Core Lithium (ASX:CXO): What’s the big deal about this company?

Nick Sundich Nick Sundich, January 11, 2024

Core Lithium (ASX: CXO) was one of the hottest ASX stocks post-pandemic.

The company is one of Australia’s newest lithium producers, having begun production at its Finniss Lithium Project in the Northern Territory during April 2023. 

However, the company timed its run pretty poorly. The past year was a volatile one for the company’s share price and it has fallen over 80% from its all-time high. Is it time to buy the dip or are you catching a falling knife?


Who is Core Lithium?

Core Lithium’s flagship project is the Finniss Lithium Project covers 500 square kilometres within the NT’s Bynoe Pegamite Field lying 88km trucking distance from Darwin Port.

Lithium was first discovered there in 2016 and the project has grown ever since. The April 2022 Definitive Feasibility Study (DFS) reported a JORC compliant Mineral Resource of 15 million tonnes (Mt) at 1.3% lithium oxide. The study reported a Pre-Tax IRR of 80%, an NPV of $114m and free cash flows of $158m from $501m revenue. A 180,000tpa operation was anticipated.

Production began roughly a year later, in April 2023.


Core Lithium (ASX:CXO) share price chart, log scale (Source: TradingView)


What’s the big deal with Core Lithium?

Being a lithium company, it was a target for investors wanting exposure to the lithium thematic. There is no other commodity undergoing such a rapid expansion in demand over the next decade.

But in the last three years, the company has transitioned from explorer to producer, something that cannot be said in respect of many other lithium companies.

In April 2022, the company announced the maiden 3,500 tonne shipment of lithium spodumene concentrate was delivered to Darwin port ready for shipping to Yahua.

However, it has not been all smooth sailing. Lithium prices came down from all time highs and may still continue to. Core Lithium pledged to remain profitable for a few years even amidst shrinking margins. By the end of 2023 however, it suspended production and told investors it would just focus on processing stockpiled ore.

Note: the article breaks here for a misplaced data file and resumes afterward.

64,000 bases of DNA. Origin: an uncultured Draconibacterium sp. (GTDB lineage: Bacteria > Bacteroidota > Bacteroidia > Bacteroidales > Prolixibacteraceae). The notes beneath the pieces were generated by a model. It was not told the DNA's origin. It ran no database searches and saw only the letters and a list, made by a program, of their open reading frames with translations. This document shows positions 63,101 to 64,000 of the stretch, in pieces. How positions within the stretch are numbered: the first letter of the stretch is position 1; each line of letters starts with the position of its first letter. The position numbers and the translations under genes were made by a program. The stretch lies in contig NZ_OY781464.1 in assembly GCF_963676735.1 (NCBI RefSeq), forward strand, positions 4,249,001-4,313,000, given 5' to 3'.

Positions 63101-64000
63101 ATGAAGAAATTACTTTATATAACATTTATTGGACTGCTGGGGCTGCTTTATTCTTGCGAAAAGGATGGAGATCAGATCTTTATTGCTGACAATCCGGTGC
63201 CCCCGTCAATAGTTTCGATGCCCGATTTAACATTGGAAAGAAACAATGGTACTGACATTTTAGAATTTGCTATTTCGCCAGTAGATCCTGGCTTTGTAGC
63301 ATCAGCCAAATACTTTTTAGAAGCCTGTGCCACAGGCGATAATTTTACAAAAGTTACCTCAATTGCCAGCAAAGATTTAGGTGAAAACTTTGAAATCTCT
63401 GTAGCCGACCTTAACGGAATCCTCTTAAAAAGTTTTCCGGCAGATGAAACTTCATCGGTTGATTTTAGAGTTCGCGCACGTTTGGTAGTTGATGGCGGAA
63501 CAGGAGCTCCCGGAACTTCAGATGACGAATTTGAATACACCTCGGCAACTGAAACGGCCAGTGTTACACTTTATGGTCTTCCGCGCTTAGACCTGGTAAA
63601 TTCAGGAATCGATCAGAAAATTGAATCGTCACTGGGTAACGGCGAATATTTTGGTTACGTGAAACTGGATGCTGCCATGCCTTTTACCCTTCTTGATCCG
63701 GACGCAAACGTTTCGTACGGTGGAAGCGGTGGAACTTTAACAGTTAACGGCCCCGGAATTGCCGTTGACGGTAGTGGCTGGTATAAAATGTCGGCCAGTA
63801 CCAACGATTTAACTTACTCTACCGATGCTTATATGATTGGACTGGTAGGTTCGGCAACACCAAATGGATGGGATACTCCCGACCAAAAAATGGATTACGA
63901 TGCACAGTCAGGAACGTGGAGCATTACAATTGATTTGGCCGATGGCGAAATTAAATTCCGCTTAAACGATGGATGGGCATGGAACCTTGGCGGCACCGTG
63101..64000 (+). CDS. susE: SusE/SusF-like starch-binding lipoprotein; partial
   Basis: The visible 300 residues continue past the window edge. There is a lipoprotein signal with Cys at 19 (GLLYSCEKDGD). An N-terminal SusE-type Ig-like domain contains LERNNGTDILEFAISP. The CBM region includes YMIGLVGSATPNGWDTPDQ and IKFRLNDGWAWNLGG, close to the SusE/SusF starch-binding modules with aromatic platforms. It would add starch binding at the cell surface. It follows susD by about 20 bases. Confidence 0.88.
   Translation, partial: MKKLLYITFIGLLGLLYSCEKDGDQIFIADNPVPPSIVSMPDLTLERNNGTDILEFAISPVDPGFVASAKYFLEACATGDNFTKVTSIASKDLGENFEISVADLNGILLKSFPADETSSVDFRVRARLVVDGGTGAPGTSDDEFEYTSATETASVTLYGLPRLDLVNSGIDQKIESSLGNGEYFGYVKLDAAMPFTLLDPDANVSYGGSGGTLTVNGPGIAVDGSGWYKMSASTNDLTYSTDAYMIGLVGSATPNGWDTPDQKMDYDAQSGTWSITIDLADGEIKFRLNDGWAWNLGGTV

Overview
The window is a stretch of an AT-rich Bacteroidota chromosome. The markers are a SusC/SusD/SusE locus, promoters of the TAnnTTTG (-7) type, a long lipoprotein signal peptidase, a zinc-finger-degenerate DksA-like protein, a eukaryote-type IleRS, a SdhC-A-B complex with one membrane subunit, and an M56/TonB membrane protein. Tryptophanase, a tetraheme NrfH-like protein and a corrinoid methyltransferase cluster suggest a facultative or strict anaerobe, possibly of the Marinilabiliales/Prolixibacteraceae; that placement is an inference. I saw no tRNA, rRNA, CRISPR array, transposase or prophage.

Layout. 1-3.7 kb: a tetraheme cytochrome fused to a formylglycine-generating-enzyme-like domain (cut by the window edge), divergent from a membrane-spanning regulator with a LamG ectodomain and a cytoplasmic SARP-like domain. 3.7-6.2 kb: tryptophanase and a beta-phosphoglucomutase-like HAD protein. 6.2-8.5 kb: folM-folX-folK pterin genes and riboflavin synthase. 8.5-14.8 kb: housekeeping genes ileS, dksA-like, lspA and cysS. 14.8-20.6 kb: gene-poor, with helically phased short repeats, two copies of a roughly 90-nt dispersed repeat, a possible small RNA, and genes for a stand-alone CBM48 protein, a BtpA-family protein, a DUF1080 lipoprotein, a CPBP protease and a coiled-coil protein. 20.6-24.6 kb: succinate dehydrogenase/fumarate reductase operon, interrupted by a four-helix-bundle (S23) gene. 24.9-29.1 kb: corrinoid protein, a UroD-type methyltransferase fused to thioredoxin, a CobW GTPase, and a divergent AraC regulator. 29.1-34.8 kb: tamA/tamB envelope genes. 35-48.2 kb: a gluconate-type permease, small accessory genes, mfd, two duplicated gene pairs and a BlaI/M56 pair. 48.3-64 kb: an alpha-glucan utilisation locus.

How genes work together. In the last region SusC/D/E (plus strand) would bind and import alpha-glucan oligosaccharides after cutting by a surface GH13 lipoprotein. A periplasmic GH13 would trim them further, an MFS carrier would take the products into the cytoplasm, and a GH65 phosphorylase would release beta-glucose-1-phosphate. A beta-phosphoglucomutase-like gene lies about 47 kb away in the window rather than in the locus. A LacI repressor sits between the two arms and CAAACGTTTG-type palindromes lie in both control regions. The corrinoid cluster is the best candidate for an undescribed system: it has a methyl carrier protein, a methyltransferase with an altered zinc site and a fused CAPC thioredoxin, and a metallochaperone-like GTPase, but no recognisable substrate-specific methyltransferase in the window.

Core Lithium’s pricing estimates (Source: Company)


It is said that those who don’t learn from history are doomed to repeat it.

The last lithium boom in 2017 occurred as producers failed to anticipate the demand shock from China’s subsidy-driven roll-out of EVs.

The boom soon turned into a bust as the supply response, especially from hard-rock spodumene producers in Australia, overcame the increased demand. 

As a result, many lithium projects were deferred or even terminated, building the base for another lithium boom later on.  

History is repeating itself here.

The demand for lithium once again soared in 2021 and caught producers off-guard. This time the demand surge was led by Western nations’ decision to take more serious steps in the combat against climate change through green energy transition and EVs. 

An influx of investments into global lithium mining in 2020-21 has prepared numerous lithium projects to get into production in the next few years. Lithium prices are amidst a substantial correction and investors fear more is to come. 


Some upside to come even if margins shrink

However, we think if Core Lithium can survive the current bear market, it can emerge stronger than ever.

Investors should also remember that it is continuing exploration activities at the project that could have further lithium. Indeed, the company has a second mine (BP33) that was supposed to commence production in 1HCY24 and deliver 1Mtpa, although this is on ice for now. We also think that it is realistic prospect that it could become a takeover target given it has such a high-quality asset.

So overall, we think the company’s share price sell off has been overdone, although shareholders will hope that lithium prices don’t continue to fall.



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